Millions, perhaps billions, of people with smart phones shoot video and have neither a camcorder, a DSLR, or a P&S. Camcorders have been displaced by both phones and by the increased video quality of hybrids or other cameras. The smallish crowd that wants cinema-like look, but lacks budget for Hollywood-grade gear, has every reason to explore video from DSLR or mirrorless type cameras, such as the AS7.
Drones like the AirDog are designed specifically to fly over people and track their sport antics by camera. The owner will not always be alone on the ski slope, road, bike path, or wind surfing area. Some people also envisage lofting drones over games, parades, or even weddings. Safety factors not easy to reconcile.
Then there is the temptation factor: drone flight over an empty field probably gets tedious in a hurry. Old fashioned R/C planes were at least more challenging from the purely navigational standpoint.
Amazon to deliver goods by drone? A hoax. Even if hypothetically feasible, ahis would never be economical or safe, any more than travel by jet pack or flying car. First let's see if they can engineer driverless cars or delivery trucks.
"[G]eared towards video production"? In the Rebel T25i or 5D Mxiv?
Phantom DJI "support" for a m4/3 camera would require a rather large drone. Not quite a Bell UH-1, but perhaps almost as noisy, until it crashes, plops in the river, or gets intercepted by someone answering an irate 911 complaint.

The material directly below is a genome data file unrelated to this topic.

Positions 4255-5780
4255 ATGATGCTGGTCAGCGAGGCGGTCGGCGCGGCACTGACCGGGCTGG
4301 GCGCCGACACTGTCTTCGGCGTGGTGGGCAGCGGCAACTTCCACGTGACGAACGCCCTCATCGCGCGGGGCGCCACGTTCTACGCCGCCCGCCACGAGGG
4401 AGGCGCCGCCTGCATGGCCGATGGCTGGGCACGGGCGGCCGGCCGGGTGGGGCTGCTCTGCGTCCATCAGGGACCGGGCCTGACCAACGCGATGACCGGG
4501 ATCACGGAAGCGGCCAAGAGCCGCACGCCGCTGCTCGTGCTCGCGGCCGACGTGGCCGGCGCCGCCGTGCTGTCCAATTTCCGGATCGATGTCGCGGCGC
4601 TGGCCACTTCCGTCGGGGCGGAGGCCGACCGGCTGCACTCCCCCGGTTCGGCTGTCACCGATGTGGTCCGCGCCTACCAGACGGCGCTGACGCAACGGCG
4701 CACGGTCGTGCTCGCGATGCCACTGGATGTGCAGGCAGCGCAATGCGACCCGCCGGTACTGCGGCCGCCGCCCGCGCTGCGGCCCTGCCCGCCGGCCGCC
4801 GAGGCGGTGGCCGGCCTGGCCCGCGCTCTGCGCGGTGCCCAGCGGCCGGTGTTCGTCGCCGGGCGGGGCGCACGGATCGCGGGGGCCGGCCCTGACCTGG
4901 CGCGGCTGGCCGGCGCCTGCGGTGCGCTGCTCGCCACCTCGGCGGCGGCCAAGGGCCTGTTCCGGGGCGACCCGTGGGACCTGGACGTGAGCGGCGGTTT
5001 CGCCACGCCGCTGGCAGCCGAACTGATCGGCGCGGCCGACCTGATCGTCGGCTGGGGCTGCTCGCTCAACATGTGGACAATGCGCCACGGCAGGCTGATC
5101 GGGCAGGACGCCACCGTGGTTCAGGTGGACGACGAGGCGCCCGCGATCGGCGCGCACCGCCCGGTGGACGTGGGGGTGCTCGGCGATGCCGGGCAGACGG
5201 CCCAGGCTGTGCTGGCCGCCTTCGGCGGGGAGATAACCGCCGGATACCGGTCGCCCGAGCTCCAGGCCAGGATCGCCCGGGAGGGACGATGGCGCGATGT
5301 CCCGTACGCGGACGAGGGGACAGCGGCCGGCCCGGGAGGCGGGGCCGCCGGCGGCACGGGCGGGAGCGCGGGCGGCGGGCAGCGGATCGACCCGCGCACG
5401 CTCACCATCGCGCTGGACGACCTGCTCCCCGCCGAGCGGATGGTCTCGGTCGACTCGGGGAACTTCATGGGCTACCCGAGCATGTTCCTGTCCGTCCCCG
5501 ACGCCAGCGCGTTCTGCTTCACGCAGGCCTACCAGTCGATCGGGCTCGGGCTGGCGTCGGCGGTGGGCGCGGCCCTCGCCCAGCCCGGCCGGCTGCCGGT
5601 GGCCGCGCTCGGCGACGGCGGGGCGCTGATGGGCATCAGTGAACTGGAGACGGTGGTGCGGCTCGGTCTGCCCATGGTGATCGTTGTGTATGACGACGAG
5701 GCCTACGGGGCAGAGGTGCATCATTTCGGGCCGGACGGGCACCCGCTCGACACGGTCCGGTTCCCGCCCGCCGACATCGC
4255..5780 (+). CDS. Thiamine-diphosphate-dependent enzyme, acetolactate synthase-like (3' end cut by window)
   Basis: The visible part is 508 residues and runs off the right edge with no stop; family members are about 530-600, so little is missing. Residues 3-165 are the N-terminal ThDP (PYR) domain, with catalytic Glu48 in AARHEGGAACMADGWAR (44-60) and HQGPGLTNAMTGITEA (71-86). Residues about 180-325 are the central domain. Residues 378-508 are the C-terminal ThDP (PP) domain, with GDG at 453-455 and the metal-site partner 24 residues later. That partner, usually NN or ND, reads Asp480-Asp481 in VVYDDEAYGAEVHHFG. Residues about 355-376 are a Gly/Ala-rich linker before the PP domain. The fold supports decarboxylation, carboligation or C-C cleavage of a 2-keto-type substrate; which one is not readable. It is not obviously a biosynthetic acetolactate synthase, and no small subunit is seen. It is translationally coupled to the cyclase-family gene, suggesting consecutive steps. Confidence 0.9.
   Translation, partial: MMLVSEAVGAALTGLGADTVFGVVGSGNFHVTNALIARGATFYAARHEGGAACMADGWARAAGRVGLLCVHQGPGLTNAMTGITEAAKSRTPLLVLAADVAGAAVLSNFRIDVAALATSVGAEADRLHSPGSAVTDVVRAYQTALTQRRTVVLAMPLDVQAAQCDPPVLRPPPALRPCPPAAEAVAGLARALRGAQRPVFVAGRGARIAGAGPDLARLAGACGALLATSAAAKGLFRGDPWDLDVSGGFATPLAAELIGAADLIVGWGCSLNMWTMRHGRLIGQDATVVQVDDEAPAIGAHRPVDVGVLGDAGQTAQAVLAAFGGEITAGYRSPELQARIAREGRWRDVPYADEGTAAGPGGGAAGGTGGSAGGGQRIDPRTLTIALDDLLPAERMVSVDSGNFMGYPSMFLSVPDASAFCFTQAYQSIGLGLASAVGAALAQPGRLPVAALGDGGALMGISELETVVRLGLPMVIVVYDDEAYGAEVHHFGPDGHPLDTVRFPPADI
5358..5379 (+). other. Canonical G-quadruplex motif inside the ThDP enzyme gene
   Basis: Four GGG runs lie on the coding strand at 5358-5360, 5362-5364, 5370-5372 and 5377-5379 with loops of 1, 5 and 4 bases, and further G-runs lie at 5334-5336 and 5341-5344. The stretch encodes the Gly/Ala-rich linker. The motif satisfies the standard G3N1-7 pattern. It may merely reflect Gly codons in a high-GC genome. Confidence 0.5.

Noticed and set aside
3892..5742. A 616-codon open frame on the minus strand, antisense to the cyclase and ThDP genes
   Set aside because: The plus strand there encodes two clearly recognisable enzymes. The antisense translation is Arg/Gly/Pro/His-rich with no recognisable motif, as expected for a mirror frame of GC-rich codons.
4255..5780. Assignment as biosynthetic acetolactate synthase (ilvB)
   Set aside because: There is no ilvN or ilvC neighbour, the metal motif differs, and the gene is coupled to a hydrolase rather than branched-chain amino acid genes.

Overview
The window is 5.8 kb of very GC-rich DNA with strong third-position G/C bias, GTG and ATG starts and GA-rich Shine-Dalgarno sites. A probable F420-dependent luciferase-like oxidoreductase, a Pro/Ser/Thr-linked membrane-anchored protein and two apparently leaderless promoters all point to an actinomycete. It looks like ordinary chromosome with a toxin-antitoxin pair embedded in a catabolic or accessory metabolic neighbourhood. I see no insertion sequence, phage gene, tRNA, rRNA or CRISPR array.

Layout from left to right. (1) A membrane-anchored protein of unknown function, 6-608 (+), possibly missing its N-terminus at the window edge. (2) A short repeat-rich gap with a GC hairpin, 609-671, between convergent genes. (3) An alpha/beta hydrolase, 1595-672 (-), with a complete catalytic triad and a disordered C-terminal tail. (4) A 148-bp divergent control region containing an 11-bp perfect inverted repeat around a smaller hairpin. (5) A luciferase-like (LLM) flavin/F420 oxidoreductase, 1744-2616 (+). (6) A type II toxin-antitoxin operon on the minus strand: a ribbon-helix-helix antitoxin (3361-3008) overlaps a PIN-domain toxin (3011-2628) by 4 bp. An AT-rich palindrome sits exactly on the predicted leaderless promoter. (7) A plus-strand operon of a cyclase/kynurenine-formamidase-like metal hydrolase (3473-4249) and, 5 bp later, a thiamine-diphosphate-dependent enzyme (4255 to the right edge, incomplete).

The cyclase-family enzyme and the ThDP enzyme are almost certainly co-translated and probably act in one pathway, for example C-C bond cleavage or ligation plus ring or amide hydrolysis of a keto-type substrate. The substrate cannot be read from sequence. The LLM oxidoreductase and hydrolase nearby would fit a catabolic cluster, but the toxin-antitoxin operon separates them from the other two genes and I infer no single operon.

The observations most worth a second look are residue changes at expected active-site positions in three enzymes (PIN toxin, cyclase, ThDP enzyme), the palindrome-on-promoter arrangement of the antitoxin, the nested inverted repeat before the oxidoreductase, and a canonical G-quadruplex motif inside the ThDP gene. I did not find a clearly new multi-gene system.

Hey, Canon, nice to see a Rebel update. OK if video a back-seat feature. Now, ur [cough, cough], how about a 4k update for the VIXIA HF G30?
kodakrome: New 24 MP sensor and upgraded AF? Sounds like a nice, capable camera. Rebel cameras are all about hitting price points that a lot of people want and need to be in. Calling a $1,000 camera a "beginners camera" is no different than calling a $30,000 Honda a beginners car just because it's not a BMW. It's just silly.
Canon is perhaps the Toyota: 1D the Lexus, 5D the Avalon, 7D the Camry, T6 the Corolla.
ZoranHR: Both of them look great! I think these improvements are good,better than expected. God job.
jkoch2: Like the NX1, the NX500 appears to offer h.265 HEVC video format only. This uses less space, and allows use of slower memory cards, but the savings are small compared to the current hassle h.265 entails in terms of saving or editing. Widespread support will come only slowly. Which 2015 Galaxy tablet can play the 2006-vintage AVCHD codec? It would make great sense for Samsung to: 1) offer other video format alternatives in the NX1 and NX500; and 2) disseminate cheap or free plug-ins and players to enable multiple devices and editing tools to work with h.265 directly. Samsung's deafness on the matter is stunning.
Transcoding to h.264: processing time, extra drive space, IQ loss, and begging the "why h.265" question. SDXH U3 cards don't cost that much. Most other cameras offer two or three video format options. Samsung could at least offer one besides h.265.